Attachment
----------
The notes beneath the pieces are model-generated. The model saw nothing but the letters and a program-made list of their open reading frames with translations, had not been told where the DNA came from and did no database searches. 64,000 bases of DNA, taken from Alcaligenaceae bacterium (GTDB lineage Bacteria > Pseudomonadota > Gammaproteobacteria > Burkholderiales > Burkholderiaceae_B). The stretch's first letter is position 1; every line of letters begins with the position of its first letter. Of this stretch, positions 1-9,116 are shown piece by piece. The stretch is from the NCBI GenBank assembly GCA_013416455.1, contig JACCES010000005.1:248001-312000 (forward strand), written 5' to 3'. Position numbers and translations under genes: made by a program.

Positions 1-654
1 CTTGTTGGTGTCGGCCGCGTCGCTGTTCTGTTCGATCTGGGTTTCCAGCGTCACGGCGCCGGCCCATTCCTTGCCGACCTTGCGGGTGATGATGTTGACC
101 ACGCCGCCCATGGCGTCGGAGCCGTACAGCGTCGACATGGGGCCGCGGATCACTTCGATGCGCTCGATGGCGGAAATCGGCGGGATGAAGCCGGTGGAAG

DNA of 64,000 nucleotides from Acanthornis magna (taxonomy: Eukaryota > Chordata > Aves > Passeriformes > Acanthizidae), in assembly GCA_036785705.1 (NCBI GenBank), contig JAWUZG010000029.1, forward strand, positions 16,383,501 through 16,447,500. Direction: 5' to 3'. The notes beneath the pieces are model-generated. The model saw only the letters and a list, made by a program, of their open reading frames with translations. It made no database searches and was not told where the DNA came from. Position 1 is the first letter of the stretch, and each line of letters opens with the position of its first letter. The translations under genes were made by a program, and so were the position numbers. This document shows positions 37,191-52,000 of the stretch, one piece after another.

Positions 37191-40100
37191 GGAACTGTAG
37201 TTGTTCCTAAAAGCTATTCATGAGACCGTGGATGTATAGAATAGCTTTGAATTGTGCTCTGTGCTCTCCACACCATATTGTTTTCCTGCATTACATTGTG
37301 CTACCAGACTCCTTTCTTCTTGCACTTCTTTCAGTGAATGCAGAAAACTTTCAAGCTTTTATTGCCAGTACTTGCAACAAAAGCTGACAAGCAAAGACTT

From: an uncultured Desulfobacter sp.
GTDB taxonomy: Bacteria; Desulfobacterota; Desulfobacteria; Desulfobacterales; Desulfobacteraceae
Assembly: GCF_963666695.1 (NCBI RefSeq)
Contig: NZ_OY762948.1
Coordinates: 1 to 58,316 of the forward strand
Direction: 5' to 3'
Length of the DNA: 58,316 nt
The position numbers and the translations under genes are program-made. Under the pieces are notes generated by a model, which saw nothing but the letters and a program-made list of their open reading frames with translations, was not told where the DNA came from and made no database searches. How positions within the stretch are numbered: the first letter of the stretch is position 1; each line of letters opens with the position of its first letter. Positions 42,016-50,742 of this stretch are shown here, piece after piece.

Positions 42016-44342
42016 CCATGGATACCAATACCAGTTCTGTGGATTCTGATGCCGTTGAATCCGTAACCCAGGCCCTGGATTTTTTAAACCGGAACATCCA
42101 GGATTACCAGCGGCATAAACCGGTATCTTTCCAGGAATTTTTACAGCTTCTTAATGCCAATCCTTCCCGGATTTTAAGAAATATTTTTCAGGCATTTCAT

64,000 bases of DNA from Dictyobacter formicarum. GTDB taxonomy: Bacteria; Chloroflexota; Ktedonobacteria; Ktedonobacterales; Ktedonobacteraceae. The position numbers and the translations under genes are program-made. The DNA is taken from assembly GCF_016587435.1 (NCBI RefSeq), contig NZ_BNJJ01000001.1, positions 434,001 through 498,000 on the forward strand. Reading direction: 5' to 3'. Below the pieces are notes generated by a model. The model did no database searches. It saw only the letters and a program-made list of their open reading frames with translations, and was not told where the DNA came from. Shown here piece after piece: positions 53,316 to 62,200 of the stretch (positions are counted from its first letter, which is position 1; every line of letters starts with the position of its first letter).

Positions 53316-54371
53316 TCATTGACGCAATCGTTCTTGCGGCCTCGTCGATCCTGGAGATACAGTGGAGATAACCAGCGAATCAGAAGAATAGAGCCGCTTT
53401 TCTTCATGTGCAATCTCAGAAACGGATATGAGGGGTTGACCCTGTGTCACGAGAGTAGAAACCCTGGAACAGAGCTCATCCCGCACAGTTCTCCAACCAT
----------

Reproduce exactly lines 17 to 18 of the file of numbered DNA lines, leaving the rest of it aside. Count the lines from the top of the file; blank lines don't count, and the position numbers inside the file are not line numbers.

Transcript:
The position numbers and the translations under genes are program-made. Under the pieces are notes generated by a model, which saw nothing but the letters and a program-made list of their open reading frames with translations, was not told where the DNA came from and made no database searches. How positions within the stretch are numbered: the first letter of the stretch is position 1; each line of letters opens with the position of its first letter. Positions 42,016-50,742 of this stretch are shown here, piece after piece.

Positions 42016-44342